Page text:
But, power is not merely about the number of missiles you have, or how quickly and effectively you can mobilise your army or war preparedness. It is all of the above and more: Power, in this day and age, is also, to paraphrase Joseph Nye is about agenda-setting. But agenda setting is a corollary of influence. And, Britain has, not only a diminished power capability in terms of hard power but also diminished influence. Does this mean that the country is destined or doomed to remain diminished in these areas and thus gradually lose relevance in and at the global stage?
No is the answer. Britain has huge reservoirs of influence embedded in the sinews of its social and economic structures plus institutions and as the defying of the doomsayers, economic prognostications about the impact of Brexit negotiations on the wider economy suggest, an inbuilt resilience to it. It is in the interstices of the two that Britain can reclaim and develop its smart power. For Britain then, the causality of power would be reversed; it can and must develop its power from the influence which stems from its institutions- its universities, its reasonably robust legal and judicial system, and generally tolerant society where people, in the main, feel home and so on.
In a world where other states, in the hard dimensions of power, are rapidly catching up, influence then becomes a key and vital element toward power. Within a balance of power setting, countering power with power can only generate frisson and friction but influence can lead to real power in these contexts: that of agenda-setting. It is this agenda-setting, power and influence, thereof that Britain must develop - an arena that is eminently possible and achievable for a middle power country – especially against the backdrop of the reservoirs of soft power Britain has: it's attractive and robust university system that offer diverse students all over the world pathways to better careers, the use of English as a global lingua franca, education and career development, and the country’s diversity are a natural contender for developing the country’s influence. Among other things, university outputs, systems and the graduates of these institutions become natural conveyors of influence that also allow a given country to radiate outward in a non-offensive and non-jarring manner.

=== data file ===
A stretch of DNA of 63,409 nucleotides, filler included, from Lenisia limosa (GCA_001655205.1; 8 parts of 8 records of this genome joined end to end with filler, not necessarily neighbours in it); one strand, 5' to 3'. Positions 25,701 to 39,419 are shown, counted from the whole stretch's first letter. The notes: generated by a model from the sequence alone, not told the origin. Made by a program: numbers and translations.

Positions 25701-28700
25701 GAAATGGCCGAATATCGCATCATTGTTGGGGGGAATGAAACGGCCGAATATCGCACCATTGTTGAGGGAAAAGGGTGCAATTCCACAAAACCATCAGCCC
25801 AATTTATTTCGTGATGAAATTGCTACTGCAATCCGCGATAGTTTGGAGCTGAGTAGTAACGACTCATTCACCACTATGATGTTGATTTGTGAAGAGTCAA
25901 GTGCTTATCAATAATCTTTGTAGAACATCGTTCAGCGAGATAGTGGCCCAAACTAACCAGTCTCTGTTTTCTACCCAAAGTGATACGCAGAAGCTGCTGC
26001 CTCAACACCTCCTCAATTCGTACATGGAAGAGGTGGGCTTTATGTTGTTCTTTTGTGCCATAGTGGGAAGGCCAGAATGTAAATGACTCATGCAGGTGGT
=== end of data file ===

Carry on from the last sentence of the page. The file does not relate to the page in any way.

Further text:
But, while agenda-setting influence is or might be the end game, it is incomplete without the foundational elements of hard power, rendered all the more salient in a world where interstate competition and the imbalances of power are fluid and will get pronounced with the passage of time. Hard power capabilities are best when these hover in the backdrop; that is, when these are not actually used but rendered as instruments of diplomacy and a hedge against bullying and threats by others. And, without these capabilities, influence can only be skin deep. For Britain to develop into a relevant, influential global actor, it not only has to leverage all its potentialities but also develop a smart power strategy that allows it to have a foreign policy. This, given a range of factors and elements, is eminently doable.
(Disclaimer: The opinions expressed above are the personal views of the author and do not reflect the views of ZMCL)